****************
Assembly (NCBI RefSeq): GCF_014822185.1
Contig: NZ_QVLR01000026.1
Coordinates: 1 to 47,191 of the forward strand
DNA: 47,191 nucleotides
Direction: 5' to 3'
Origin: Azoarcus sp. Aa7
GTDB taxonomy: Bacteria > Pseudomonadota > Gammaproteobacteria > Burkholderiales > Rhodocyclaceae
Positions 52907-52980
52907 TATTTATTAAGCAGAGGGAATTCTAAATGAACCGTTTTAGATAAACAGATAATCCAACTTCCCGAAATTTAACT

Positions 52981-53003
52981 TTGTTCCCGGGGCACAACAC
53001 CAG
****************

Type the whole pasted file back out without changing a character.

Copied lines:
Assembly (NCBI RefSeq): GCF_014822185.1
Contig: NZ_QVLR01000026.1
Coordinates: 1 to 47,191 of the forward strand
DNA: 47,191 nucleotides
Direction: 5' to 3'
Origin: Azoarcus sp. Aa7
GTDB taxonomy: Bacteria > Pseudomonadota > Gammaproteobacteria > Burkholderiales > Rhodocyclaceae
Positions 52907-52980
52907 TATTTATTAAGCAGAGGGAATTCTAAATGAACCGTTTTAGATAAACAGATAATCCAACTTCCCGAAATTTAACT

Positions 52981-53003
52981 TTGTTCCCGGGGCACAACAC
53001 CAG